Texas has confirmed cases of swine flu. The original two confirmed cases of swine flu have recovered. Additionally, cases of novel swine flu have been identified in California, Kansas and in Mexico. The characterization of the virus in Mexico shows it is the same as the swine flu virus in the Texas cases. CDC epidemiologists have been deployed to Texas, Mexico, and California. Suspected cases are being investigated in other states.
Clinicians throughout Texas should enhance surveillance of patients who present with illness consistent with influenza disease and no alternate explanation for the illness. This is especially important since fewer cases of influenza are presenting at this time.
Unless there is evidence to the contrary, swine influenza should be highly suspected in persons with influenza-like illness.
Laboratory Testing Protocol for Persons with Influenza-Like Illness or Acute Respiratory Illness:
1. Perform influenza testing on all patients with influenza-like illness (ILI: fever >100° F and cough and/or sore throat)
2. Perform influenza testing on all patients with acute respiratory illness (ARI: recent onset of at least two of the following: rhinorrhea or nasal congestion, sore throat, cough (with or without fever or chills) and
- a history of recent travel to Mexico (within 7 days) or
- contact with a person who has been diagnosed with Influenza A.
Perform rapid flu testing, if available, for immediate decisions regarding communicability. However, rapid flu testing is not sufficiently sensitive to rule out influenza. Regardless of results of rapid flu testing, collect and submit specimen (see acceptable specimens below) for viral culture.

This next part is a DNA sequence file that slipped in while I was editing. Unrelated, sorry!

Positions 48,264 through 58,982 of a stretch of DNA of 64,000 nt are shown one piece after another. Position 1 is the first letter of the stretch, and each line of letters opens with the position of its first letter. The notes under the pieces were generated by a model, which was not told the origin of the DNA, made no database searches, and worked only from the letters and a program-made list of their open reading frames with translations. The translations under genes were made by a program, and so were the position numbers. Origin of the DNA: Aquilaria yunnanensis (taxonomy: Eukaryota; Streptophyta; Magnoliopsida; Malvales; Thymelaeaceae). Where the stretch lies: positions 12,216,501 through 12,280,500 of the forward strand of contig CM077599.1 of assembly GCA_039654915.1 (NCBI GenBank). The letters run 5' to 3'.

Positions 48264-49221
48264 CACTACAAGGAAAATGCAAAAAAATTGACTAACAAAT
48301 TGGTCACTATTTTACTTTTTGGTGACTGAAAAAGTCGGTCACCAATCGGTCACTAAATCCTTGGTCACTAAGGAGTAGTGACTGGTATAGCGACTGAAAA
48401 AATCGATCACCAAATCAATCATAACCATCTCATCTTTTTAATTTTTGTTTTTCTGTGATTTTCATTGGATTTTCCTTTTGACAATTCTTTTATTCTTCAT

Submit all specimens to the Department of State Health Services or the appropriate public health department laboratory even if viral culture specimens are routinely submitted to another laboratory. Collection and submission instructions are below.
Specimen Collection Guidelines for Influenza Specimens
Acceptable specimens for influenza testing include a nasopharyngeal or throat swab, nasal wash, or nasal aspirates. Preferred specimen is a combination throat/nasal pharyngeal swab or oral pharyngeal swab or nasal wash. Other routine respiratory specimens, such as a bronchial wash, or sputum will be acceptable.
Samples should be collected within the first 4 days of illness. Swabs used for specimen collection should have a Dacron tip and an aluminum or plastic shaft. Swabs with calcium alginate or cotton tips and wooden shafts are not recommended, as these have substances that can interfere with PCR procedure. Specimens should be put into an approved biohazard bag and placed at 4°C immediately after collection.
Influenza Types Detected
|RT-PCR||A and B||Nasopharyngeal swab, throat swab, nasal wash, bronchial wash, nasal aspirate, sputum||Cold on Ice Packs –or- Frozen on Dry Ice.
Submit same day as collection
Transport cold on ice packs or freeze at – 70° C and ship on dry ice. Although specimens are acceptable for culture within 4 days of collection, due to the current situation, please submit specimens the same day as collected.
When influenza A is detected in your clinic by rapid testing methods, please send an aliquot (1-2 ml) of the original suspension (not exposed to test kit reagents) in viral transport media or equal; or if an additional original specimen swab in viral transport media is available, that is preferable.